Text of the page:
Bryan Kaehr(l) and Jason Townson
Bryan Kaehr (l.) and Jason Townson.


"Friday afternoon is usually the best time to do science. There's somehow less pressure. The week is behind you. You may get to sleep in tomorrow morning, so why not just try something?" Bryon Kaehr said. Kaehr is a research scientist at the University of New Mexico and an advanced materials researcher at Sandia National Laboratories who is not long out of graduate school at the University of Texas-Austin. The results of this Friday afternoon experiment still make him smile.  "Wow, that's cool! Where do I go from here?" he said.

He grew up in Albuquerque and was a little surprised when a research fellowship brought him back to his hometown where he works out of the Sandia National Laboratories Advanced Materials Laboratory on the UNM campus.

His simple experiment may have far reaching impact for nanomaterials, for drug development, and for the whole field of bio-catalysis. Borrowing some cells from a Jason L. Townson, a cancer biologist from the Center for Micro-Engineered Materials who was working down the hall, Kaehr placed them in a chemical solution of silicon dioxide (the basic ingredient of glass) which allowed the cells to absorb the material. Then he baked them at 600 degrees for three hours.

The baking destroyed the biological material. He was left with a perfect inorganic replica of a cell. The structure was completely intact. When he sliced into the material, he could see the interior components as they were in the original cell. He had something he had never seen or read about. A perfect replica of a cell, but it wasn't biological any more. It was a building material, something a materials scientist could actually use.

Technical details about the research are available in his research paper titled, "Cellular complexity captured in durable silica biocomposites," which was just published in the Proceedings of the National Academy of Sciences.

Kaehr worked with Townson, Robin M. Kalinich from the Sandia National Laboratories' Advanced Materials Laboratory , Yasmine H. Awad and Darren R. Dunphy from the Department of Chemical and Nuclear Engineering at UNM, B.S. Swartzentruben from the Center for Integrated Nantotechnologies at UNM, and C. Jeffrey Brinker  to prove the Friday afternoon experiment was everything he initially thought it was.

Currently researchers who work with nanomaterials have limitations.  They can build wires and they can build spheres.  They can't make elaborate structures.  But cells can be made to grow in complex ways. Add a little salt to solution in which a red blood cell is growing and it begins to sprout something that looks like fins. The combination of cells and chemistry present endless possibilities.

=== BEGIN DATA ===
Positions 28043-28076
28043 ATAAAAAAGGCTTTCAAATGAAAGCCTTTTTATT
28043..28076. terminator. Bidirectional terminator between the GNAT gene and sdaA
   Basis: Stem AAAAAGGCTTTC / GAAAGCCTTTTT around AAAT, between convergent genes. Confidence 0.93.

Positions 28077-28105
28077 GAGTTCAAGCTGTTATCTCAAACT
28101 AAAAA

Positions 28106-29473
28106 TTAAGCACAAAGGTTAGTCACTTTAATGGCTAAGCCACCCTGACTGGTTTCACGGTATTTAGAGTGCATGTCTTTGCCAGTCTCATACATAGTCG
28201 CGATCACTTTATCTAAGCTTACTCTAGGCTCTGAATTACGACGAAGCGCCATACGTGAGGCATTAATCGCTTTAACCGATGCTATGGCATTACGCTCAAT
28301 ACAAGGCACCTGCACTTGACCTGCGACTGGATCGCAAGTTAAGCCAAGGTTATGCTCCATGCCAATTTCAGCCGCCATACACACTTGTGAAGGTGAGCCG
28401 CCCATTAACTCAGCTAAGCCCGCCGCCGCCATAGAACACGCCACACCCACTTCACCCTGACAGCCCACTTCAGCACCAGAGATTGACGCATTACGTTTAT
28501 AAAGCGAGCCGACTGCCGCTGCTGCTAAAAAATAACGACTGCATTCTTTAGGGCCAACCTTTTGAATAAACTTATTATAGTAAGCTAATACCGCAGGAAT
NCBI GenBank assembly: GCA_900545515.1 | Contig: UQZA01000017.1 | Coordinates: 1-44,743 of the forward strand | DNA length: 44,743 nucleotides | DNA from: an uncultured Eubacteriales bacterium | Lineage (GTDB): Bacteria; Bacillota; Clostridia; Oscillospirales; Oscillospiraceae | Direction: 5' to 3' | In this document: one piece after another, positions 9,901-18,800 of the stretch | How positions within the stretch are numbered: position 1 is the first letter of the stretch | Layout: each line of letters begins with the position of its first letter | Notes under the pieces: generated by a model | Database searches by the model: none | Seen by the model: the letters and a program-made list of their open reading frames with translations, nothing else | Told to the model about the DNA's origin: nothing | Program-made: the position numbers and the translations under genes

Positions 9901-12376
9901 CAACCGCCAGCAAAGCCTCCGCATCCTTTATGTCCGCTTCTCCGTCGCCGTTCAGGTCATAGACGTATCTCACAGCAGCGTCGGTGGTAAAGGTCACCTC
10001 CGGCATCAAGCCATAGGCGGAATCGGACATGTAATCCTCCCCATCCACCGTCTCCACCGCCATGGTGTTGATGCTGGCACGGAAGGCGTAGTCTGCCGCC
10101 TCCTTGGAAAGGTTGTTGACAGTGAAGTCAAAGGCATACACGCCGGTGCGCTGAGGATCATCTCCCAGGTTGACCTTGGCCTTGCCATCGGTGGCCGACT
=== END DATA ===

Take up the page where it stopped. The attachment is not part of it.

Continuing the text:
Red blood cells changing in salt solution. Photo courtesy Bryan Kaehr.


Glass replicas of red blood cell exposed to salt solution
There is something else about this experiment. Despite the complete coverage of the cell in silica, the cell retains some enzyme function. Enzymes are the workhorses of biology. They do the heavy lifting in complex chemical processes such as photosynthesis in plants. If this process can be used to stabilize enzymes in a powder form, so they can be stored on a shelf, and then put in a solution and used when needed, the research group has found something really valuable.

Not valuable in terms of money.  The process is so simple researchers with basic equipment can replicate it nearly anytime and anywhere.  Valuable in terms of allowing lots of scientists work with materials in a way they never have before.

These materials can be carbonized, providing another interesting property.  They are electrically conductive.  That adds an interesting dimension to an experiment that is already interesting in other different ways.

Kaehr thinks he can use the process to build complex nanostructures.  Other researchers may use the process to delve into bio-catalysis research because it stabilizes the enzymes so they might be used in harsh solvents or at high temperatures.  The process may also offer a new way to manufacture high value pharmaceuticals.

It was a combination of the right time, the right lab, the right cancer biologist down the hall and a Friday afternoon, that gave Kaehr the last word, "We did some interesting science. I can't wait to see what happens next."

Media contact: Karen Wentworth (505) 277-5627;